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The Diplomatic Dispatch

The British Ambassador to Sweden blogs on The Local

Earth Hour

Earth hour will take place tonight at 8.30pm. Hundreds of millions of people will turn off their lights for one hour, on the same night, all across the world in a huge, symbolic show of support. The whole of the UK government, and especially the FCO and its embassies around the world, will also mark the hour in various ways across the world.
Why?  The economy of course!
There are huge benefits to gain if we act on climate change – other than, of course, the main one of leaving our planet habitable for our next generation.
Globally, in 2010-11, the green economy (low carbon and environmental goods and services) was valued at around £3.3 trillion, having grown by 3.7% from the previous year despite the economic slowdown. The global market is projected to continue to grow by around 4% for the next four years.  HSBC estimates that the low carbon energy market could triple to $2.2 trillion by 2020. Saving the planet therefore makes economic as well as moral sense.
But at the same time, doing nothing costs us as well.
Lord Stern, author of the landmark 2006 study on the economics of climate change, recently said he had underestimated the risks and we were heading towards a 4 or 5 degrees Celsius increase in global temperature by the end of the century.
The implications could be severe.
That is why the UK is working so hard to fight climate change by ensuring we get a new and better Kyoto deal, and that the EU takes more action on climate change. We need the South East Asian economies as well as the European economies to grow to get out of this global economic downturn.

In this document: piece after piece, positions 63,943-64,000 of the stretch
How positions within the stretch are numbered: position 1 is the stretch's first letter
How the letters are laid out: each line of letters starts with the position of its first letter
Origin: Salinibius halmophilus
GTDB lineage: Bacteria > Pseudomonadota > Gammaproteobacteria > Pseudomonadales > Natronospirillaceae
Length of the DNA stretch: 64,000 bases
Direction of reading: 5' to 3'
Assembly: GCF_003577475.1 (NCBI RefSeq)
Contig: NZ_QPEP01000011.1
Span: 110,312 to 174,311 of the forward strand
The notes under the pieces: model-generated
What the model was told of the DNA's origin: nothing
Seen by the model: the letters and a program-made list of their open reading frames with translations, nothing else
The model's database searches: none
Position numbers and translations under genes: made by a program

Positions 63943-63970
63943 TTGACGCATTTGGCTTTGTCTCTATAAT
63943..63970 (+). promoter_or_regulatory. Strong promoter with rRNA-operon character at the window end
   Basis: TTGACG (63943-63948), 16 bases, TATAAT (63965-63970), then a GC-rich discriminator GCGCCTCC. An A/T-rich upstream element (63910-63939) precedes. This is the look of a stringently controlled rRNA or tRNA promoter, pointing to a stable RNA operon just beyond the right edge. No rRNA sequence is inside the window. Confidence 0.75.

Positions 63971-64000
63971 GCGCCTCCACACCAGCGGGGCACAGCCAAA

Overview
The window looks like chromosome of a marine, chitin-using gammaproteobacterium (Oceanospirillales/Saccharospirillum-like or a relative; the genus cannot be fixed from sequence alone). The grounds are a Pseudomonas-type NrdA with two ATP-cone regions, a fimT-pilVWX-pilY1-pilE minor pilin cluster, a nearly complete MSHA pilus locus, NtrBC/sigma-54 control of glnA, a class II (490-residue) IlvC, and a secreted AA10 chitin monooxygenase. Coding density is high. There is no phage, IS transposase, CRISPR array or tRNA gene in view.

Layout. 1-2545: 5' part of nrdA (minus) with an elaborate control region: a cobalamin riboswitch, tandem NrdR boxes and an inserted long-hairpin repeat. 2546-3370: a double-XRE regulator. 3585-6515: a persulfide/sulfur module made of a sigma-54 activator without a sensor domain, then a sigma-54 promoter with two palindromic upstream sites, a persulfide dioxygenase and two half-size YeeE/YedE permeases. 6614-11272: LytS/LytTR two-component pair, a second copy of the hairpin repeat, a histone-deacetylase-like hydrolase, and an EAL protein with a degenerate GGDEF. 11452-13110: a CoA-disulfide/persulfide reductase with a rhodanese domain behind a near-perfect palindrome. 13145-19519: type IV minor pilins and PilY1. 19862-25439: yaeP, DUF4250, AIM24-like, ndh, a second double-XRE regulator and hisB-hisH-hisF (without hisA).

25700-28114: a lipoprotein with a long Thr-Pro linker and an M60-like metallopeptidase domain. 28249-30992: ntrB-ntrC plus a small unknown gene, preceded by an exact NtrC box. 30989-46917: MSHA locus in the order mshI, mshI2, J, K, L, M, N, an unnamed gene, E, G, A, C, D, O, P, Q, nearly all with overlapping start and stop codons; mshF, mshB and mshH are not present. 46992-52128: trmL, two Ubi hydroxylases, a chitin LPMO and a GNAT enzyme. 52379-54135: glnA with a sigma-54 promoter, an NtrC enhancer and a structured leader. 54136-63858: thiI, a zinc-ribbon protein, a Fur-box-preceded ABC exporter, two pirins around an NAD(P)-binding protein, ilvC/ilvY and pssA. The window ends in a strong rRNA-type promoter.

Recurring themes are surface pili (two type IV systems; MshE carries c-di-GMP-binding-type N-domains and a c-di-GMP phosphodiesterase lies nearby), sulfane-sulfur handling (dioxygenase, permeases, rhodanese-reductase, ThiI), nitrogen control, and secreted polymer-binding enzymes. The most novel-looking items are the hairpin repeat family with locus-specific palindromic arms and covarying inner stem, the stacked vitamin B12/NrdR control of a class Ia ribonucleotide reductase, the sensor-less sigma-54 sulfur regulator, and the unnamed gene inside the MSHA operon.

But, to return to the theme of earth hour, shutting down appliances, rather than leaving them on could save us all a lot of money in the long term. For example, if all FCO office equipment in the UK were left on out-of-hours this would waste £560,000 per year and emit 3,400 tonnes of CO2 per year -the equivalent of driving a medium petrol car around the equator 393 times.
As the Swedes say “Många bäckar små, blir till en stor å (Swedish proverb that roughly translates to ”Many small brooks form a big river”).
So do think about turning off the lights and appliances for an hour on Saturday  – it does all add up!

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One response to “Earth Hour”

  1. Boston Blatte says:

    So the follow up question must be: Did you and your family participate in Earth Hour? We didn’t. Not as a protest (though as my opinion continues to form on EH I could consider passively protesting it by not participating) but because I had no idea Earth Hour was upon us.

    Didn’t this used to happen in April? And in years gone by there was so much more lead up in the media. I only read about it after-the-fact on FB. And as a new explorer to the Twittosphere, I didn’t see anything that caught my eye or raised an Earth Hour flag.

    Are we blasé? Has the impact of a former novelty worn? Are the figures you quote about a green economy the result? And not that we should sit back in smug comfort, patting ourselves on the back that we have done our bit, but as we are moving in the right direction, shouldn’t we reassess our plan and innovate the next global effort to raise awareness?

    I think Earth Hour had its 15 minutes. We need something new. I am going to turn off all lights and electricity early Sunday morning between 2am and 3am 😉


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